What I’m Watching: June Edition
Cruel Summer (Freeform)-Teen melodramas are a dime a dozen and a few of them like The Society (Netflix) and 13 Reasons Why (Netflix) have chosen to incorporate life-and-death stakes into their premise rather than something like “The O.C.” which went from glittery and fun to heavy only in later seasons.
This series is generally in the former camp but it toggles between three successive years in the lives of two teenage girls as if the editor was fidgeting with a remote control. The two teenagers — privileged, popular Kate (Olivia Holt), and reserved Jeannette (Chiara Aurelia) — have their lives transformed by trauma. Kate is kidnapped and held hostage in a basement for several months while Jeannette is (from our initial point of view) unfairly blamed for the crime.
Over the course of three years, we see the two transform from relatively innocent to jaded individuals and the series does a pretty impressive job of developing these characters if you can get over the mood whiplash. Kate and Jeannette and the support systems around them don’t feel overly archetypal though there is one exception in Kate’s haughty socialite mother (played by the ordinarily awesome sitcom actress Andrea Anders).
There is plenty of mood whiplash as there seems little rhyme or reason to the editing but the season mostly works. Additionally, it takes about seven out of ten episodes for this show to get into the “I’m hooked” territory which is way too long for a serialized show. On the whole, it’s watchable at every stage, so that’s enough to keep one going.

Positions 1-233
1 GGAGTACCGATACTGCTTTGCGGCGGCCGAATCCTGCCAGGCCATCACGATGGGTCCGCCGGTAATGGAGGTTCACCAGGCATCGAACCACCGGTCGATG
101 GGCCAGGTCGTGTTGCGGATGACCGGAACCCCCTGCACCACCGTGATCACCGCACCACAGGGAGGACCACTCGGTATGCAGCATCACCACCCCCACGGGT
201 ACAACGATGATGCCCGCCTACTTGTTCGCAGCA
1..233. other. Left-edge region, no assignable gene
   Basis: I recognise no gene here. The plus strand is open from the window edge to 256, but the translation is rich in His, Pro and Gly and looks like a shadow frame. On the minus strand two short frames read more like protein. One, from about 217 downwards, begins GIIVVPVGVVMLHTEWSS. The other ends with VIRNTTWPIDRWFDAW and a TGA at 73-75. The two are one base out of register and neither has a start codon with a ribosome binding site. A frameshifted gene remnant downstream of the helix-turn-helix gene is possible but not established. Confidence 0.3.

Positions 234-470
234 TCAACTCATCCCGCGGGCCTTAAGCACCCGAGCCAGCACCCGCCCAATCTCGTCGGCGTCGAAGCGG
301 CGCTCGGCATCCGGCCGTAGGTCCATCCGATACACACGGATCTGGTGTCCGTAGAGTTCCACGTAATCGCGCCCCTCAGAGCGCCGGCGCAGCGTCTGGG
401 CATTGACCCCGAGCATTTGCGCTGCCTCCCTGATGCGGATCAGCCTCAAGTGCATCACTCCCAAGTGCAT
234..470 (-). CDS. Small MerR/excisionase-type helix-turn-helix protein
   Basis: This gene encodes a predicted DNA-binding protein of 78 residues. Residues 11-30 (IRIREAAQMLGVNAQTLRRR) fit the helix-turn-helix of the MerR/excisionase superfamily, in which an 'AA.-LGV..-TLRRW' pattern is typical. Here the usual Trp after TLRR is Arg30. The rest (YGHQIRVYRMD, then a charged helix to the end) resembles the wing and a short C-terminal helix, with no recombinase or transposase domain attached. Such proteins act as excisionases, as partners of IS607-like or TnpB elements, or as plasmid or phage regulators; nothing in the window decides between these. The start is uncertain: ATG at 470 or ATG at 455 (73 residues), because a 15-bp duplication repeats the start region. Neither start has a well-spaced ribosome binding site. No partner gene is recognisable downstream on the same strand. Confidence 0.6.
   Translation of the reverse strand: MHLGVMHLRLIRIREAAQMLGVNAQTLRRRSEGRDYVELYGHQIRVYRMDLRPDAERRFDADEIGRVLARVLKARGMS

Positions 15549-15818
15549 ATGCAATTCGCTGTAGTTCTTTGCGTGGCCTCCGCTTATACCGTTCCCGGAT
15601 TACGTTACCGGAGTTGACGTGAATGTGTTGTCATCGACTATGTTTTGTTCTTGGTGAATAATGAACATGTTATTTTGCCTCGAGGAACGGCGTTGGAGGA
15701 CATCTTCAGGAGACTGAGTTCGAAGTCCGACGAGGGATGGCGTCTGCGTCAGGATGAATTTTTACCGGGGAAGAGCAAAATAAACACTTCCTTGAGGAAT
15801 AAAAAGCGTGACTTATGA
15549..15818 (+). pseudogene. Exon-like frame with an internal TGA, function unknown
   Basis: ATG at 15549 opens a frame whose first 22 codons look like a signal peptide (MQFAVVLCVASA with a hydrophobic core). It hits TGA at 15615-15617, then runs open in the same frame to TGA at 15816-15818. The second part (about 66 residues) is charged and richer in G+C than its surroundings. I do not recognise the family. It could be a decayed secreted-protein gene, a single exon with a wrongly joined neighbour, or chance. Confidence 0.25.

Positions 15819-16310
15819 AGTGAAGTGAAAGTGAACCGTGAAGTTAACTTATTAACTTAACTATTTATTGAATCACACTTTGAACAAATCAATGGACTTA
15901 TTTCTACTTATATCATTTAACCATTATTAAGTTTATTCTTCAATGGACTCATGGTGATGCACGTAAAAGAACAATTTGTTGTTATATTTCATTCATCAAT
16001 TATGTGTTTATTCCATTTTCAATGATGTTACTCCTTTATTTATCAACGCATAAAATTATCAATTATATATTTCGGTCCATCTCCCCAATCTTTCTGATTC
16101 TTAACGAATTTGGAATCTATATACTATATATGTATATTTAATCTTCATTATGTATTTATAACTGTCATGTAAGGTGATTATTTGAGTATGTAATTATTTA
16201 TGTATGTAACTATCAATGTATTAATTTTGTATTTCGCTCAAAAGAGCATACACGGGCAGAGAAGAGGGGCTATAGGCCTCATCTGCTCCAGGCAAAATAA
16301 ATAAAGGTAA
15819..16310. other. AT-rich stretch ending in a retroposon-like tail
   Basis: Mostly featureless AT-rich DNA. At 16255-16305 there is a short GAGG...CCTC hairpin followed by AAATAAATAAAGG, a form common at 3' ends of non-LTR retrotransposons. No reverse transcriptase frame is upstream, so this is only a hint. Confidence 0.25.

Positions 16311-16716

Mosquito Coast (Apple TV)-I previously reviewed this show about two episodes in when I felt it had potential through the mysteries of what’s not revealed about the characters.
After making it to the end of the seven-episode first season, I’m having much more trouble recommending this. In the mold of “Prison Break”, “Breaking Bad”, and more recently “The Americans” or “Ozark”, this is one of those shows where characters are pushed on all ends to impossible situations. It’s as if there is a linear relationship between how much tension you infuse a show and how well it’s received.
Well, not according to me. I never bought the “I’m doing it for my family” excuse of Walter White and I buy it even less here with the character of Allie Fox…